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Old 06-17-2010, 06:26 PM   #46
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New 22' Trunk Line


You'll find a fair number of your rooms upstairs will be better off with 7". Better off not using 5" on the first floor. First floor needs more heat in winter. Second floor more cooling in summer.

Its easier to install dampers in the supply runs and throttle them down for balancing. Then it is to get more air out of a smaller pipe.

The CFM's are generally ok in HVAC Calc.

A copy of Manual D and a duculator will help you figure out what size ducts to runs.

Manual D will help you determine what friction rate to use. And eh Duculator will tel you what size duct will have that friction rate for that CFM.

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Old 06-17-2010, 11:22 PM   #47
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New 22' Trunk Line


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Originally Posted by beenthere View Post
A copy of Manual D and a duculator will help you figure out what size ducts to runs.

Manual D will help you determine what friction rate to use. And eh Duculator will tel you what size duct will have that friction rate for that CFM.
Is there maybe a typo in the above?

That or I'm confused

I managed to pull out each room cfm (HVAC-calc) and picked an existing duct size (7 inch) and was able to figure out the friction rate based on the length of the run.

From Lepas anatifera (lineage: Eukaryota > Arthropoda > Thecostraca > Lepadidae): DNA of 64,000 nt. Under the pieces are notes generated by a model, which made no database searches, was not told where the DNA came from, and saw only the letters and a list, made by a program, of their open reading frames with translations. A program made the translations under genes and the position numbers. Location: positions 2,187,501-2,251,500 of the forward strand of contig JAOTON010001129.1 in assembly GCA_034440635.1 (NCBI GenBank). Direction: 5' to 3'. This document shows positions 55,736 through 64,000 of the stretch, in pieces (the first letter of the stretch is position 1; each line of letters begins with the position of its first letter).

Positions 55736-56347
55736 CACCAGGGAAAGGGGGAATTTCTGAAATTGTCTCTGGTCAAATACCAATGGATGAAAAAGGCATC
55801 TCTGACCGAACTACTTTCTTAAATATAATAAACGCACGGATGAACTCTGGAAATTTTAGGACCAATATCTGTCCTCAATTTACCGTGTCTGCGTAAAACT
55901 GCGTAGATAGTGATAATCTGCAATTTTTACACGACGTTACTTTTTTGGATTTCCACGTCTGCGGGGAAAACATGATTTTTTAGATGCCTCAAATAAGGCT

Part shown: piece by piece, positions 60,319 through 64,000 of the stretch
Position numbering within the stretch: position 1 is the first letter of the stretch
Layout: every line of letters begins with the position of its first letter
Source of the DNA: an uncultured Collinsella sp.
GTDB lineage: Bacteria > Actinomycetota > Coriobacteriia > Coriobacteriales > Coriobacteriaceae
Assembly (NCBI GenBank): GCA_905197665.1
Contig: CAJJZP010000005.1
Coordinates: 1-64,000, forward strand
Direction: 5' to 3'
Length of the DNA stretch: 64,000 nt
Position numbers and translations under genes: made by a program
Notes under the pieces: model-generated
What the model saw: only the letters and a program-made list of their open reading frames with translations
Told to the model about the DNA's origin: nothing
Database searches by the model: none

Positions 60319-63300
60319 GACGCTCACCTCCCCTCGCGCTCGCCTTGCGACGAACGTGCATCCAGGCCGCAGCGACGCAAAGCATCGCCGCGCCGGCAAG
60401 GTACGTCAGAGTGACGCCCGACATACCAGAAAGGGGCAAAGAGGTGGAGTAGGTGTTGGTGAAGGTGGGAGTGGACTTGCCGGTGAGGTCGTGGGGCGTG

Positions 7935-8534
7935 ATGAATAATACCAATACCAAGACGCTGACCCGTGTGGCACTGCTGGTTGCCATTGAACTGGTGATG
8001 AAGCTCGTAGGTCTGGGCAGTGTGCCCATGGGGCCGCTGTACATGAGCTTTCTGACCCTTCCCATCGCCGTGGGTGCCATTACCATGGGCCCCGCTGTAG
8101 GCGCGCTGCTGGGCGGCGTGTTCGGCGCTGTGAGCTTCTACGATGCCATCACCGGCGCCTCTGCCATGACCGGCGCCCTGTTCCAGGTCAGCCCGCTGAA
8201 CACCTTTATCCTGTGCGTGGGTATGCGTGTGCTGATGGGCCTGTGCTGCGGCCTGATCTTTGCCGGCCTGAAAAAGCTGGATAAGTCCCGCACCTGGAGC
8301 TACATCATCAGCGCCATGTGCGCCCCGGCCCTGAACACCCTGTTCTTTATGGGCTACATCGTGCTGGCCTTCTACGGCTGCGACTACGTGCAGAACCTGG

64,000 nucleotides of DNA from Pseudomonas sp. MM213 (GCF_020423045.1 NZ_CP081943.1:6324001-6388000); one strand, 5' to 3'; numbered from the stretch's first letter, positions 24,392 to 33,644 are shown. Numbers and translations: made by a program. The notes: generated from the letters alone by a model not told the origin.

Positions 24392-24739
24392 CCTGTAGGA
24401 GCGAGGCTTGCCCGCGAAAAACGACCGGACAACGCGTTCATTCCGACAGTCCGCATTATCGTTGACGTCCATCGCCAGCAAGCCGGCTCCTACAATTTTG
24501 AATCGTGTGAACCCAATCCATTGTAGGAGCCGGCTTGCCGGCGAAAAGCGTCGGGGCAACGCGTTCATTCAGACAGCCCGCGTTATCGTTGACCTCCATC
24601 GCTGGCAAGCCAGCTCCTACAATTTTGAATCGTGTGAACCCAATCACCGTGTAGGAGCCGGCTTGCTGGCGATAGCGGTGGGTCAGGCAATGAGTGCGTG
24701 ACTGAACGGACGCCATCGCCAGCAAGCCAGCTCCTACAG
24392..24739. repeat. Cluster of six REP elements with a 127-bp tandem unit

Now what do I do with all the friction rates?
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Old 06-18-2010, 02:54 AM   #48
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New 22' Trunk Line


Now u try to stay as close as to those friction numbers.

Never seen a resi duct redesign that didn't have to scarfice somewhere to make any kind of an improvement to gain optimal airflow and till be quiet enough
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Old 06-18-2010, 04:52 AM   #49
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New 22' Trunk Line


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Originally Posted by unixb0y View Post
Is there maybe a typo in the above?

That or I'm confused

I managed to pull out each room cfm (HVAC-calc) and picked an existing duct size (7 inch) and was able to figure out the friction rate based on the length of the run.

Now what do I do with all the friction rates?
How did you determine what the length was. What did you use to determine what the equivalent length is of the register boots, and the take offs, and transitions in the duct.

How did you determine what the friction rate was? Did you measure the actual CFM through each of those pipes, and then measure the pressure drop for each of those pipes?

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